Once a common sight in the English countryside, Red Kites were nearly hunted to extinction in the UK in the 19th & early 20th centuries, but through various reintroduction programmes & careful management of the remaining natural breeding sites in Wales in the 1980s, they’re making a comeback, and indeed are occasionally seen in the village from time to time. They are easily told apart from other raptors by their forked-tail (most other species have a tail shaped like a fan)
Another species supplemented by gamekeepers’ releases, the Red-legged Partridge, also known to some as the ‘French Partridge’, is now replacing the similar & now highly-threatened congener, the Grey Partridge, as the one most frequently seen in the English countryside. Though both have been encountered in the village, it is this species which you are more likely to see.
A much-loved & thankfully common garden species which was recently voted as the UK’s national bird, the Robin is a welcome addition to any garden, especially at Christmas time when it is further symbolised in the public eye. It is also one of several passerines, along with certain members of the tit family, where the sexes cannot be reliably told apart in the field.
While its larger rookeries are spectacles of wonder, in Hindolveston we only generally get small numbers of Rooks frequenting the agricultural fields around the village. Though the adults are easily identified by their silver bill, the juveniles are remarkably similar to other crow species. These birds tend to nest in tall trees in colonies, a sight sometimes encountered around the village.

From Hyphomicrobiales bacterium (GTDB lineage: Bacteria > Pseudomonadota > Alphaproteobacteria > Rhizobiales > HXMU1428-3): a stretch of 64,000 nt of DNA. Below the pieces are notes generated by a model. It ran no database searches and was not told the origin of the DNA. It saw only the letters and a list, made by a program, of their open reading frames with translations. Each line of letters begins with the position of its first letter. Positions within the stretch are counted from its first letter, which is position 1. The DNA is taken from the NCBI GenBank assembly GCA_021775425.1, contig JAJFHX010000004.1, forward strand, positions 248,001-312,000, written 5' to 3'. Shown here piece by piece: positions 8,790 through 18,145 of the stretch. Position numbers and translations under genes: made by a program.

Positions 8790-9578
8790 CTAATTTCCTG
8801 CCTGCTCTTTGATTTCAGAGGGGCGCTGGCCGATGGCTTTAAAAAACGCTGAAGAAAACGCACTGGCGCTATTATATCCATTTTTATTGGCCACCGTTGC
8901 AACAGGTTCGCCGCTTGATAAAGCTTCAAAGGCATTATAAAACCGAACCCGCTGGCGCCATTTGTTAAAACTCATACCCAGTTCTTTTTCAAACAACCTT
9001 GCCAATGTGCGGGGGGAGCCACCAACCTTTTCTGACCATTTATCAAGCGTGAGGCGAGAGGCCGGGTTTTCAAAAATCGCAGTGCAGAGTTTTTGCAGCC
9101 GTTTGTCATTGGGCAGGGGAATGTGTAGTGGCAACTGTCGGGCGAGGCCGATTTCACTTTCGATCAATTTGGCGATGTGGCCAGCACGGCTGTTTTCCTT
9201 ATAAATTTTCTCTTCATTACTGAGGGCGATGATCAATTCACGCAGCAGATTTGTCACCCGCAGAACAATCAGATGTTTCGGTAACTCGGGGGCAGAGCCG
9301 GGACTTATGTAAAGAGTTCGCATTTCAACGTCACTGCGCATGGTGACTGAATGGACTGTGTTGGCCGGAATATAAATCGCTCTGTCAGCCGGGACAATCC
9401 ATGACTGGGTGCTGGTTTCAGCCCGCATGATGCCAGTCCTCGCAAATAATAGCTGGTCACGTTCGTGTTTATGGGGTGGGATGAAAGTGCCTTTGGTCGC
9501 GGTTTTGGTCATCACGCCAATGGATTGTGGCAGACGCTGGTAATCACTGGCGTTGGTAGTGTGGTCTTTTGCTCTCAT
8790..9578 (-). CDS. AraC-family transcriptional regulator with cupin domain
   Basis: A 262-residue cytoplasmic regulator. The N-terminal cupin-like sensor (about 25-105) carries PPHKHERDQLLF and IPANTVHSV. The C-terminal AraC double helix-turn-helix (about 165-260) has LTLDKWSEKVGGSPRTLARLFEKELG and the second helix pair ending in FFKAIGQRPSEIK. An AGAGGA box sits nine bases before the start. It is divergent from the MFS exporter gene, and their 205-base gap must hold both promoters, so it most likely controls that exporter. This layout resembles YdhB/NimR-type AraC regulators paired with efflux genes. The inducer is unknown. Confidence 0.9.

A fast-declining species, the Song Thrush’s song, a continuous utterance of varying two or three note melodies, captured the hearts of many-a-Victorian poet, but it is now under threat due to losses in habitat. It is easily told apart by its olive-coloured back & spotty under parts.
Another highly-threatened species for reasons that are not quite understood, Starlings are often seen sat on electricity wires in small groups, which also fly around the village in small groups of black shapes. Though it may look plain initially, you will find upon closer inspection that these birds have an unrivalled glossy patterning across their whole bodies.
A common summer visitor to the village, Swallows, with their bright blue heads, red faces, white bodies & long, forked tails, fly around residential areas & perch on protruding objects like TV aerials and electricity wires. They nest communally in the eaves of houses & feed on insects in the sky. Their flight makes a pretty sight throughout the village in the summer.
Swifts breed in the eaves underneath the former Methodist Church near the village hall, and in the evening they all come out to feed whilst ‘screaming’. They fly very fast & are known to whiz around your heads. Unfortunately, they typically disappear very early, as early as the start of August right through till September.
A recent addition to the village avifauna, a male Turtle Dove has recently been heard along Church Lane. Its gentle, purring-like vocals mean it is often heard first, but when it is seen, they are a rosy-pink with a metallic blue head & speckled brown upper parts. These birds have declined widely in Britain due to them being shot en masse whilst migrating in the Mediterranean.
Characterised & named after its white throat, the Whitethroat lives in hedges & bushes alongside several family members like the Blackcap. Similarly, it is much more conspicuous in the spring when it’s trying to attract a mate. Another species, the Lesser Whitethroat, which is much smaller & greyer, is occasionally found alongside it.
The commonest bird on this list, the Woodpigeon is an abundant presence in the village in all habitats, with its cooing & wing-flapping sounds filling the village in spring. They are mostly quite tame and will come down to garden seed.